blunt essays with sharp points

Humans: More Inbred Than You Knew? [link]

by Scrvpvlvs
Sep 29, 2004 6:30 PM–

Surprising conclusions about human ancestry come from research just published in Nature. The entire Western world has Emperor Charlemagne as a common ancestor (A.D. 742–814) through one or more of his eighteen children. The most recent common ancestor of all humanity except those living in the remotest places on earth probably lived in early A.D. The most recent common ancestor of all humanity probably lived in 1,500 B.C., in eastern Asia. Before 5,400 B.C., all the family trees of people today are composed of exactly the same individuals.

What is the research behind these conclusions?

The full article is available from Nature: Human populations are tightly interwoven: Family tree shows our common ancestor lived just 3,500 years ago by Michael Hopkin (2004).

More about the remarkable genetic similarity of all humans can be found in an earlier Scrupulus: Shall We Breed Humanzees? (2004).

(go to complete article)



Should men give suck?

by Scrvpvlvs
Sep 27, 2004 6:54 PM– Should men breastfeed their children? Even ancient authorities say yes.
Carry them in thy bosom, as a nursing father beareth the sucking child. (Numbers 11:12 Authorized Version of 1611)
Historically, male lactation was noted by the German explorer Alexander Freiherr von Humboldt prior to 1859, who wrote of a 32-year-old man who breastfed his child for five months. It was also observed in a 55-year-old Baltimore man who had been the wetnurse of the children of his mistress. (Milkmen: Fathers Who Breastfeed)
All a man has to do to get his breasts to produce milk is to let the baby suck at them. (The Nursing Father)
(go to complete article)



Breast-feeding may prevent breast cancer [link]

by Scrvpvlvs

Breast-feeding may modestly reduce the risk of developing breast cancer.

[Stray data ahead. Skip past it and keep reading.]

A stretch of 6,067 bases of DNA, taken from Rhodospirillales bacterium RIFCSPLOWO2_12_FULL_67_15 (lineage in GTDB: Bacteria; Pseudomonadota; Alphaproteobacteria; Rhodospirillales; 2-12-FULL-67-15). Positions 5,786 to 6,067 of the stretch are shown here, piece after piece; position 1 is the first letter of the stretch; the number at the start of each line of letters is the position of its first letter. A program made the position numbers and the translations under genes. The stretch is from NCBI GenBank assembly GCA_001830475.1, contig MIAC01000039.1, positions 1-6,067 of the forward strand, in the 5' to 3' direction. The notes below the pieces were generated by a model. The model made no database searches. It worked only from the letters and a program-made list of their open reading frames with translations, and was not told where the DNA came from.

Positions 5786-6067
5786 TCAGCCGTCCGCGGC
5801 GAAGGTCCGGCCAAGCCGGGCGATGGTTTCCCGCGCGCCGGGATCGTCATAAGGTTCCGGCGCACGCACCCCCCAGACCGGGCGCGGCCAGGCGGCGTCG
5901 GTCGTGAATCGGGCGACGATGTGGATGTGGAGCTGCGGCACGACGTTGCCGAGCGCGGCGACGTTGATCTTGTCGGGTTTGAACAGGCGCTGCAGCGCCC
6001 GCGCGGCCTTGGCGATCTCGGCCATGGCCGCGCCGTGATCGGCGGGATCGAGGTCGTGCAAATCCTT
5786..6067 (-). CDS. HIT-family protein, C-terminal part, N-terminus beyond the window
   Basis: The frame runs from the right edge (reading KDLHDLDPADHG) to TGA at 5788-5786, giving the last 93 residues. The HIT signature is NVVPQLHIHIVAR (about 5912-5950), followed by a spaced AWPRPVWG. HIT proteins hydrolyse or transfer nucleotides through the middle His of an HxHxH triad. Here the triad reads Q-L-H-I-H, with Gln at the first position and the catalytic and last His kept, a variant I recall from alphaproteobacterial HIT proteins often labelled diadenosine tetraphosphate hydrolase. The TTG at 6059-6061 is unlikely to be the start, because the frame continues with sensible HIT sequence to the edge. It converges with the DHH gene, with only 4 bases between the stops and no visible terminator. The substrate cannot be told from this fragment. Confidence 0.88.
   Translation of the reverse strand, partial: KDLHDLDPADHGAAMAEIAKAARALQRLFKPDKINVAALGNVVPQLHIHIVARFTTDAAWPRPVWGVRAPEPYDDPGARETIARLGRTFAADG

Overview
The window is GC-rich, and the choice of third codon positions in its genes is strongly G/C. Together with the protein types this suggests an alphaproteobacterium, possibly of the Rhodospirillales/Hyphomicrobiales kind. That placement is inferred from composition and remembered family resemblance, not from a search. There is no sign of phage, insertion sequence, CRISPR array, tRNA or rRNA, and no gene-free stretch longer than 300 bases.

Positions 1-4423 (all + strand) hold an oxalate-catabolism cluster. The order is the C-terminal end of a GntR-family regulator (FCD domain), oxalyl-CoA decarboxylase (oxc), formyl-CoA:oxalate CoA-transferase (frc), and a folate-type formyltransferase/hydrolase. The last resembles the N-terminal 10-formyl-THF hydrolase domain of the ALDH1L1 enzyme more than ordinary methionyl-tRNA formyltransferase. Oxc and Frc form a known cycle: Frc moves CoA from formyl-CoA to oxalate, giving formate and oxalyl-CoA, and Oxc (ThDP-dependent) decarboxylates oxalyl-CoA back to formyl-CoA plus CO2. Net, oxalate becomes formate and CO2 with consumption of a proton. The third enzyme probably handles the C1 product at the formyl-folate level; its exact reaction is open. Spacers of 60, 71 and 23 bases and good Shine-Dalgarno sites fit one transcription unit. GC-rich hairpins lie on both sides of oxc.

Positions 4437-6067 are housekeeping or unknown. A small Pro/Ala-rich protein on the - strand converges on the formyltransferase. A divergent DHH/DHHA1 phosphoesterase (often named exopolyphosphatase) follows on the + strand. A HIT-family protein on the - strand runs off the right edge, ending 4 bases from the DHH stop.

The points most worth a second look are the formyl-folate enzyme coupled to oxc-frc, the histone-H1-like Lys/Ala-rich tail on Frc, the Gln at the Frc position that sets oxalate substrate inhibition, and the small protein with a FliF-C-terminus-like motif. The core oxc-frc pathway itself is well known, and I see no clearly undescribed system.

Women who breast-fed for a total of six years or more (all children combined) over the course of their lives had as much as a 63% decrease in breast cancer incidence compared to women who never breast-fed.

Out of 31 studies, more than half reported that women who breast-fed had a decreased risk of developing breast cancer (ranging from 10%-64%) compared to women who never breast-fed. The rest of the studies reported that breast-feeding had no influence on the risk of developing breast cancer. (Breast-feeding and the Risk of Breast Cancer, Cornell University Program on Breast Cancer and Environmental Risk Factors in New York State)

(go to complete article)



Corporate Wisdom

by Scrvpvlvs
Sep 13, 2004 1:32 PM–

Lesson 1

A man is getting into the shower just as his wife is finishing up her shower when the doorbell rings. After a few seconds of arguing over which one should go and answer the doorbell, the wife gives up, quickly wraps herself up in a towel and runs downstairs. When she opens the door, there stands Bob, the next door neighbor.

Before she says a word, Bob says, “I’ll give you $800 to drop that towel that you have on.”

After thinking for moment, the woman drops her towel and stands naked in front of Bob. After a few seconds, Bob hands her $800 and leaves. Confused, but excited about her good fortune, the woman wraps back up in the towel and goes back upstairs.

When she gets back to the bathroom, her husband asks from the shower, “Who was that?”

“It was Bob, the next door neighbor,” she replies.

“Great,” the husband says, “Did he say anything about the $800 he owes me?”

Moral of the story: If you share critical information pertaining to credit and risk in time with your stakeholders, you may be in a position to prevent avoidable exposure.

Lesson 2

A priest was driving along and saw a nun on the side of the road. He stopped and offered her a lift, which she accepted. She got in and crossed her legs, forcing her gown to open and reveal a lovely leg. The priest had a look and nearly had an accident. After controlling the car, he stealthily slid his hand up her leg.

The nun looked at him and immediately said, “Father, remember Psalm 129?”